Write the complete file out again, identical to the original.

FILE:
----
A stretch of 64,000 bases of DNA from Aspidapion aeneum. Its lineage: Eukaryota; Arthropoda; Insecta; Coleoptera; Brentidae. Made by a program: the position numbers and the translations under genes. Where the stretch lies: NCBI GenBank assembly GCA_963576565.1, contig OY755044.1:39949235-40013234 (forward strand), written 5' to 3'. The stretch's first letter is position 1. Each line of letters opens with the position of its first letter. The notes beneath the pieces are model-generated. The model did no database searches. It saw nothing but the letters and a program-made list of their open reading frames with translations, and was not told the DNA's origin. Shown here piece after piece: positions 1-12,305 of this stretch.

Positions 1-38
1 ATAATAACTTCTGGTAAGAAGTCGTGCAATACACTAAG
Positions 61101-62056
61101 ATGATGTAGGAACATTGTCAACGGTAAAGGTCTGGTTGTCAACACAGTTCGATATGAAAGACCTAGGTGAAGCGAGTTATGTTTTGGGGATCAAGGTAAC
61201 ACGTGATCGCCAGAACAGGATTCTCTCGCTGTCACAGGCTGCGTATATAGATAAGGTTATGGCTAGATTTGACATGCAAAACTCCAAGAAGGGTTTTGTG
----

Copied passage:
A stretch of 64,000 bases of DNA from Aspidapion aeneum. Its lineage: Eukaryota; Arthropoda; Insecta; Coleoptera; Brentidae. Made by a program: the position numbers and the translations under genes. Where the stretch lies: NCBI GenBank assembly GCA_963576565.1, contig OY755044.1:39949235-40013234 (forward strand), written 5' to 3'. The stretch's first letter is position 1. Each line of letters opens with the position of its first letter. The notes beneath the pieces are model-generated. The model did no database searches. It saw nothing but the letters and a program-made list of their open reading frames with translations, and was not told the DNA's origin. Shown here piece after piece: positions 1-12,305 of this stretch.

Positions 1-38
1 ATAATAACTTCTGGTAAGAAGTCGTGCAATACACTAAG
Positions 61101-62056
61101 ATGATGTAGGAACATTGTCAACGGTAAAGGTCTGGTTGTCAACACAGTTCGATATGAAAGACCTAGGTGAAGCGAGTTATGTTTTGGGGATCAAGGTAAC
61201 ACGTGATCGCCAGAACAGGATTCTCTCGCTGTCACAGGCTGCGTATATAGATAAGGTTATGGCTAGATTTGACATGCAAAACTCCAAGAAGGGTTTTGTG